In my first three blogs on Karl Barth’s theology of vocation found in Church Dogmatics: The Doctrine of Creation III.4 (Freedom in Limitation, Chapter XII, Section 56, T&T Clark International, G. W. Bromiley & T. F. Torrance, Editors, 1960, pages 565–647), Barth commented on the process where an individual has “sought, chosen, entered and to the best of his ability filled his sphere of operation according to the plan and providence of God. The command of God has called him to this place, and according to this command he has now tried to work in it under the will and plan of the divine providence.” In this final blog, Barth tackles a confining verse in Scripture: “Let each of you remain in the condition in which you were called.” (1 Corinthians 7:20, NRSV)
I found this verse troubling. It implies that an individual should not change occupations or jobs. Like marriage, our chosen field of work should be a lifelong commitment. Barth translates the verse: “Let every man abide in the same calling wherein he was called.” He begins by stating that a person should remain in their calling. “He will remain in it so long and so far as the command of God summons him to do so. On this presupposition he must prove his faithfulness in this vocation.”
Then Barth asks a question: “But what does it mean to abide in his calling? He answers this question by stating “it certainly means that he must not glance aside at the calling of others. It certainly means that he must apply himself wholeheartedly to his own. It certainly means, therefore, that he must not allow this application to be challenged or disturbed by the thought of other desirable or very different callings. There is no other calling for any man. Each has his own calling.”
I wrote in my earlier blogs that Barth defined calling as God’s summons and our acceptance. The summons is to each individual personally and each person is commanded to accept. God gives individuals gifts, and we are instructed to use these gifts to the best of our abilities. We are not to get sidetracked pursuing other persons in their respective vocations. We are to concentrate exclusively on our vocation. But can we change, pursue another task or sphere of operation? Barth says yes, “only so long and so far as it is allotted to him by the calling of God.” What must remain is “the calling, the Word, the command of God, not the sphere of operation.” Remaining in the calling means being open and ready to be called elsewhere.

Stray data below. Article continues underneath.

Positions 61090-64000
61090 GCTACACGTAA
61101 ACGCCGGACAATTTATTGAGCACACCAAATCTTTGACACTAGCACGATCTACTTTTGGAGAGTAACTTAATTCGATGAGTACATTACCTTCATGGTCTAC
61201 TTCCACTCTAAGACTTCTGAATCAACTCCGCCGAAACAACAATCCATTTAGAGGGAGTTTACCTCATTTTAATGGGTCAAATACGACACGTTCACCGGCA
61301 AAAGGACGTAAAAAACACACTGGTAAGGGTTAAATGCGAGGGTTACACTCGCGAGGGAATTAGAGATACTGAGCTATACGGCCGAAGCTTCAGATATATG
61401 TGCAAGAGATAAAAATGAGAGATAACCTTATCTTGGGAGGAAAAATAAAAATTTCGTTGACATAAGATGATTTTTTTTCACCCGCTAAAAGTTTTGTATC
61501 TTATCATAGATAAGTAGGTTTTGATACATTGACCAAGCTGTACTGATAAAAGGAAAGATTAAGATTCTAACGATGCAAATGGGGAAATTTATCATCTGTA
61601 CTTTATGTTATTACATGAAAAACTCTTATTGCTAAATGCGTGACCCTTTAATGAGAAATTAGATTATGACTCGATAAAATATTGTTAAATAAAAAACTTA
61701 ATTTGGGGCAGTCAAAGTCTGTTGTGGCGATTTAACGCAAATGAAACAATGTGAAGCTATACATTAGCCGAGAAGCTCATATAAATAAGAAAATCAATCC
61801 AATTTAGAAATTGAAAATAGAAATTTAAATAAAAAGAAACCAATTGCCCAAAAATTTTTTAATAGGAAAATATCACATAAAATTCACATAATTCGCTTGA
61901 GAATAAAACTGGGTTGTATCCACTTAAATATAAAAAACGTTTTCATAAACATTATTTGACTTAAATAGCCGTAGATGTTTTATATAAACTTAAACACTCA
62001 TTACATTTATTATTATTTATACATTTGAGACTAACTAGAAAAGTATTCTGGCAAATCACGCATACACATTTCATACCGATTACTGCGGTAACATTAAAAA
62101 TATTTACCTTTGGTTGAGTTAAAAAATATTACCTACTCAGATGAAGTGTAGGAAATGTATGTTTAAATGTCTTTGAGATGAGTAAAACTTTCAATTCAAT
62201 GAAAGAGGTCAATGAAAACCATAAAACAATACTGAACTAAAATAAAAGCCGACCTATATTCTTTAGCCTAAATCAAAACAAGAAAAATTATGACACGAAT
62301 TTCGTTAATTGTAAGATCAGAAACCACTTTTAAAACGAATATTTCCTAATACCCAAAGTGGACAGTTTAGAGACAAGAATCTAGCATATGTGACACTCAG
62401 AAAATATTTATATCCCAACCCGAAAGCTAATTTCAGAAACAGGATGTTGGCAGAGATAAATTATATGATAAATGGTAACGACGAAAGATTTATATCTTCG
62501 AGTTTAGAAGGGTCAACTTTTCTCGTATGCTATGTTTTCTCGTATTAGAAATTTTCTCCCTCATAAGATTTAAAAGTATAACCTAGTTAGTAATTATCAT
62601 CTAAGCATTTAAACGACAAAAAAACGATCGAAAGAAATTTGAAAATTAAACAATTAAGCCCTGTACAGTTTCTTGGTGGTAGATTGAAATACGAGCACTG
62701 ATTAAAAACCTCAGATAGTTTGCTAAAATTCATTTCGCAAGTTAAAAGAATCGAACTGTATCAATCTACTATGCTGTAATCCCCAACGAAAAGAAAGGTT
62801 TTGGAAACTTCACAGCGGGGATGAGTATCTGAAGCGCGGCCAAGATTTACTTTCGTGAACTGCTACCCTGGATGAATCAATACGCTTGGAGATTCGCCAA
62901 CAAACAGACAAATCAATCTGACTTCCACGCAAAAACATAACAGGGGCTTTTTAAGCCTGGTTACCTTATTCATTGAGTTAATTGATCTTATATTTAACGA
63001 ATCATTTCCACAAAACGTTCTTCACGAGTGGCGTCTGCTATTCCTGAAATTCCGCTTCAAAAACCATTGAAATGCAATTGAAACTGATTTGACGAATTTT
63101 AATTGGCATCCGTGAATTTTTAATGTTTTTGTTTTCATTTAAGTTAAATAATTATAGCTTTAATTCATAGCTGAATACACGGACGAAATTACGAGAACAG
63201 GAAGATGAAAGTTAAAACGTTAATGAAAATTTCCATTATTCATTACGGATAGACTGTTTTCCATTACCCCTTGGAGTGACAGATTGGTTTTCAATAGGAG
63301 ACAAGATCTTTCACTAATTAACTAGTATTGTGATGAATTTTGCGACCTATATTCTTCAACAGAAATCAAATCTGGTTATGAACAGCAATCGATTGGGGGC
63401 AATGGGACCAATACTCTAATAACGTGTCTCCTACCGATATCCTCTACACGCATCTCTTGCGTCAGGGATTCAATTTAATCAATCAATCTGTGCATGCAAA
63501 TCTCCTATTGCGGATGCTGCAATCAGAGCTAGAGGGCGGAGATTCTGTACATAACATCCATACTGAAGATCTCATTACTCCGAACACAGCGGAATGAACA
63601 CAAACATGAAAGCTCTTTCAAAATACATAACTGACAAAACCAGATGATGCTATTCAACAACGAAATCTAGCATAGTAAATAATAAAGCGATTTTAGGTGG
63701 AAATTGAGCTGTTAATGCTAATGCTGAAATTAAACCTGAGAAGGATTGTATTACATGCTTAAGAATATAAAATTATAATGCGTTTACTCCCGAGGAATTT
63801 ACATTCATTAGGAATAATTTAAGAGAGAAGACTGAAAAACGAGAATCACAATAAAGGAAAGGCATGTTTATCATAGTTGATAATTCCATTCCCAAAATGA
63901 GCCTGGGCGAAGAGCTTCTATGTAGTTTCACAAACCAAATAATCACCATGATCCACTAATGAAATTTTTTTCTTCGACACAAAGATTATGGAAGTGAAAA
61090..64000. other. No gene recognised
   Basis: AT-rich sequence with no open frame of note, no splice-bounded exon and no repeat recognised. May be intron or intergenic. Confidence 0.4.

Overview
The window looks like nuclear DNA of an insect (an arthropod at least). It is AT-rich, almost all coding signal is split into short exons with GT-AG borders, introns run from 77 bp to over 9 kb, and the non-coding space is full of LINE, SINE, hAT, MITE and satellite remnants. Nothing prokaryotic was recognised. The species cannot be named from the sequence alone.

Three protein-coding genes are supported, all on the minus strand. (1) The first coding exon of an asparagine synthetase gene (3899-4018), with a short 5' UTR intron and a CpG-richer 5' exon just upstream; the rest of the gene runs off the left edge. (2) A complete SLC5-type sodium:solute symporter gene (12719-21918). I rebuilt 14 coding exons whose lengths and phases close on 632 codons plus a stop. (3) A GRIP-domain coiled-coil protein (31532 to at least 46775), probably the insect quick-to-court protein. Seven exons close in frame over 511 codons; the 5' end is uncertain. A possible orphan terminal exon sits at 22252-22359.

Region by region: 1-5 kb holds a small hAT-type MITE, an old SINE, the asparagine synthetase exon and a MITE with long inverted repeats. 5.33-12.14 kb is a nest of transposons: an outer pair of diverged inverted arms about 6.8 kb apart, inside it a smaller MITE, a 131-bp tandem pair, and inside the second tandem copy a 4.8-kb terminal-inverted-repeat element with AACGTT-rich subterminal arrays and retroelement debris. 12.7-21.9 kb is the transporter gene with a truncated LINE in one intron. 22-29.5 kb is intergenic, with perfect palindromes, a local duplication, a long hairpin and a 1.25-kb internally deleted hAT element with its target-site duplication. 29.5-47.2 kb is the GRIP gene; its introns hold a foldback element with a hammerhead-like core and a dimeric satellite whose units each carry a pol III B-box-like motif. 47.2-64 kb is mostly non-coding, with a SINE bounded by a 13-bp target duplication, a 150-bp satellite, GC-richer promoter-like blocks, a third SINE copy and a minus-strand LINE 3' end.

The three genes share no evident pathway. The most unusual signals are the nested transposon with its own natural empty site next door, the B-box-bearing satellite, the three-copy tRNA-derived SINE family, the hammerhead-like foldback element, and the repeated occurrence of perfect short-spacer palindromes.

Obedience to a calling means being open to change, “not on the basis of one’s own ideas and opinions or those of others, nor under the pressure of external circumstances or one’s own rambling fancies, but in obedience to one’s calling.” “Did God err when He previously led me to this or that field and bade me work in it?” Barth answers no; God does not err, only humans err. God perhaps led a person in a direction to discover some new direction. We must be open to change within our calling.
Barth references John Calvin (1509–1564) as stating that Christians can change their sphere of operation. “It might be fitting for a tailor to learn another trade, or a salesman to switch to farming, and therefore why should not a doctor become a minister or a minister a doctor or politician, a scholar a man of affairs or a man of affairs a scholar?” These changes do happen, and one can still remain in one’s calling “even though so sharp a change is involved.”
Changes can happen that are more minor. One can work for the same company and be reassigned to a new location or position. A pastor can be transferred by a Bishop to a new congregation with different pastoral needs. A business closes and one seeks new employment. All these changes are still within the same calling. “Even in the same post within the same vocation new tasks can mean a radical shift in the personal sphere of operation. … Sickness or age may bring with them quite unbidden the problem of finding and occupying new spheres of operation.”
With all these possible changes, there are risks of errors and failures within human matters and choices. Humans are fallible, not God’s calling. “The more serious the change in question, the more we have to ask ourselves whether it is really the calling of God and not just our own caprice that we think we must follow. … God will have both the first and last word above, in and in spite of all the human error which may creep in, and that in view of this we may make the boldest ventures.”